Tag Archives: individuals

… it is no longer individuals only, or cities, that enrich themselves by distant commerce and export; but whole nations grow rich at the cost of those nations which lag behind in their industrial development.

Petr Kropotkin, The Conquest of Bread

Hermetic quote Kropotkin Bread rich

it is no longer individuals only, or cities, that enrich themselves by distant commerce and export; but whole nations grow rich at the cost of those nations which lag behind in their industrial development.

Petr Kropotkin, The Conquest of Bread

Hermetic quote Kropotkin Bread rich

the work of comparatively a few individuals using the standing government as their tool; for in the outset, the people would not have consented to this measure

Henry David Thoreau, Civil Disobedience

The Pythagorean Sourcebook and Library

The Pythagorean Sourcebook and Library: An Anthology of Ancient Writings Which Relate to Pythagoras and Pythagorean Philosophy, compiled and translated by Kenneth Sylvan Guthrie, edited and introduced by David Fideler, a 1987 paperback from Phanes Press, is part of the collection at the Reading Room.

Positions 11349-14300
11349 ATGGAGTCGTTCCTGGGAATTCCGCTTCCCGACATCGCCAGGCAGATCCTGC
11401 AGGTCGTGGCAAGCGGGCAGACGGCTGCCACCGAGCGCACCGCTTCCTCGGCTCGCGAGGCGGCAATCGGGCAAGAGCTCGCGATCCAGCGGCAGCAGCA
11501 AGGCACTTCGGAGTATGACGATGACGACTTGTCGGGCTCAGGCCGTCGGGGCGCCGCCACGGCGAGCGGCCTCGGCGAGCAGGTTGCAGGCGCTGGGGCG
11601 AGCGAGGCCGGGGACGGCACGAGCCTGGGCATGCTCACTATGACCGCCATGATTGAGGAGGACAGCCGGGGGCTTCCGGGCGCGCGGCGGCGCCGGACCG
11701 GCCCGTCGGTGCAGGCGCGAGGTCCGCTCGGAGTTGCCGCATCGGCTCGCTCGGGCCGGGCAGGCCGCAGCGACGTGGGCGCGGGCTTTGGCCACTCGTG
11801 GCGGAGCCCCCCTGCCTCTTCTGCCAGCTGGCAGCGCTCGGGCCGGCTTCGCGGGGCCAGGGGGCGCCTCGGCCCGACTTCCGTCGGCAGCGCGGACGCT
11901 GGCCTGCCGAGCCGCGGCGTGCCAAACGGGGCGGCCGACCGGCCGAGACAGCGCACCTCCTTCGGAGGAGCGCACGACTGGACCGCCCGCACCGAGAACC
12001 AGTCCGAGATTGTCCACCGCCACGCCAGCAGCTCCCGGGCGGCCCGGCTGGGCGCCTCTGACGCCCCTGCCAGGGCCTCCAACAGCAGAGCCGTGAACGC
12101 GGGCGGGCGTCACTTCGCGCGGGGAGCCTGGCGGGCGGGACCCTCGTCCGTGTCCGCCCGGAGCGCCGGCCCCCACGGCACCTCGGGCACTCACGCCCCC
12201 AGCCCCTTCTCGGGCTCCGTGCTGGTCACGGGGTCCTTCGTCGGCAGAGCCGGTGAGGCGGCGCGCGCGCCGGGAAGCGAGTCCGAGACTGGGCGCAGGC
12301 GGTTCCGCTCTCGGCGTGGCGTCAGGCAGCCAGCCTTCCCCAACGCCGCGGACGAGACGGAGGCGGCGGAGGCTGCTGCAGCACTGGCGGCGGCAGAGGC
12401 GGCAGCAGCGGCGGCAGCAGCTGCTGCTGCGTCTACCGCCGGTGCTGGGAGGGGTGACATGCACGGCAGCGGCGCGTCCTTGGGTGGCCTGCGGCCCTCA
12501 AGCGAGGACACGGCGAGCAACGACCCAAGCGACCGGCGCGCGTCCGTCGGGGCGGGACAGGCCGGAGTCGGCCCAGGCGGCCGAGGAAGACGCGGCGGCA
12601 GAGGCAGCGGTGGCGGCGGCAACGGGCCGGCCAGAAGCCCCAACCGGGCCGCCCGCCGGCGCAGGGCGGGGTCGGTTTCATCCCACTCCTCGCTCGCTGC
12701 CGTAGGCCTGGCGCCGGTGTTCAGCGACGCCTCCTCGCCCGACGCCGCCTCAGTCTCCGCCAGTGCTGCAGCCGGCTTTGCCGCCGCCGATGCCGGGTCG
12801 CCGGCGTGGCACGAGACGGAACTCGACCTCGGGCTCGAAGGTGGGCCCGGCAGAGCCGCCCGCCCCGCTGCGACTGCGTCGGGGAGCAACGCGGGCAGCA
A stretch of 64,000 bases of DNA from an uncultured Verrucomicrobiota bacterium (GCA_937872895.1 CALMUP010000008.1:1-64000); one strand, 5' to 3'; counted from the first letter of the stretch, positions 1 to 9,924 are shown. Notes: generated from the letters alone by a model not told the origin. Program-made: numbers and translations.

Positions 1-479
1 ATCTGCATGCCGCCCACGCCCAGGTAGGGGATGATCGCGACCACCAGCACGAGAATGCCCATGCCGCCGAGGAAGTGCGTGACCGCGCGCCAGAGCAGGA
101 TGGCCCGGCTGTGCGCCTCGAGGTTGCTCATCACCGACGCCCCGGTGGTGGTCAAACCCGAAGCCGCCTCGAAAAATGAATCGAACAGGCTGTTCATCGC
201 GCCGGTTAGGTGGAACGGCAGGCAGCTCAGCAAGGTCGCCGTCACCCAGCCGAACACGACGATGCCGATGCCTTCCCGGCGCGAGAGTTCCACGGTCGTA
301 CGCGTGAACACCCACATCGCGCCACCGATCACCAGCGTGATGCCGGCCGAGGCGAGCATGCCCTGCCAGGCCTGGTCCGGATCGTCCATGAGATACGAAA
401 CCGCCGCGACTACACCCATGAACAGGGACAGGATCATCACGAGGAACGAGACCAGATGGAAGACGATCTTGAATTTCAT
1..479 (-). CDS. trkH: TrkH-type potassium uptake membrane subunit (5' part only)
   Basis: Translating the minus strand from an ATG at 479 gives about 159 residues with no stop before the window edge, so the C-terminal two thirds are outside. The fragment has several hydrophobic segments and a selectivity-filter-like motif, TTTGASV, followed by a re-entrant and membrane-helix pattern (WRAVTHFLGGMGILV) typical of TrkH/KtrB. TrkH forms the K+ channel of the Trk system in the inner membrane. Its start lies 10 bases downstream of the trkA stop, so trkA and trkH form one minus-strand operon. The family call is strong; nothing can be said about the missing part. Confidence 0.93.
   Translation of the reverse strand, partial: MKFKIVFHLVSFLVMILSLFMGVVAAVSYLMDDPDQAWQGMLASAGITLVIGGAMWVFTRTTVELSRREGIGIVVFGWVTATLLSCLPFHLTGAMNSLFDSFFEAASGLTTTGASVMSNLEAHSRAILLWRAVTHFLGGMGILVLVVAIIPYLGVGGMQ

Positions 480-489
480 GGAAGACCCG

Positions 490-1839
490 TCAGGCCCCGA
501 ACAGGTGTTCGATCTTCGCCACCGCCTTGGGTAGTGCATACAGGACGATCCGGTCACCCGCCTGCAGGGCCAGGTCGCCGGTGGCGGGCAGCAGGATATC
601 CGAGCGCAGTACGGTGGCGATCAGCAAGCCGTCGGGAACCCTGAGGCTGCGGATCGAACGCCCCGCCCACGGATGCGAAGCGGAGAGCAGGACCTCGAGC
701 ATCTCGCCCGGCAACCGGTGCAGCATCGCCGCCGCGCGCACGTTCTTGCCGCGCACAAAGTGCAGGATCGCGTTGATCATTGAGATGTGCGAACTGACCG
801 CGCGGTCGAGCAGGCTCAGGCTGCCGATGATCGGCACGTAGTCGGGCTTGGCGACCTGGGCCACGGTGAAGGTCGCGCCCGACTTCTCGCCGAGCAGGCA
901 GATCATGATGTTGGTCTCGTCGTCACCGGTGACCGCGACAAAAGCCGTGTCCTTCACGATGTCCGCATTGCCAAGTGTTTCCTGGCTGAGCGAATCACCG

Kenneth Sylvan Guthrie David Fideler The Pythagorean Sourcebook and Library from Phanes Press

“Pythagoras (fl. 500 B.C.E.), the first man to call himself a philosopher, was both a brilliant mathematician and spiritual teacher. This anthology is the largest collection of Pythagorean writings ever to appear in the English language. It contains the four ancient biographies of Pythagoras and over twenty-five Pythagorean and Neopythagorean writings from the classical and Hellenistic periods. The Pythagorean ethical and political tractates are especially interesting, for they are based on the premise that the universal principles of Harmony, Proportion, and and Justice govern the physical cosmos, and these writings show how individuals and societies alike attain their peak of excellence when informed by these same principles. Indexed, illustrated, with appendices and an extensive bibliography, this work also contains an introductory essay by David Fideler.” — back cover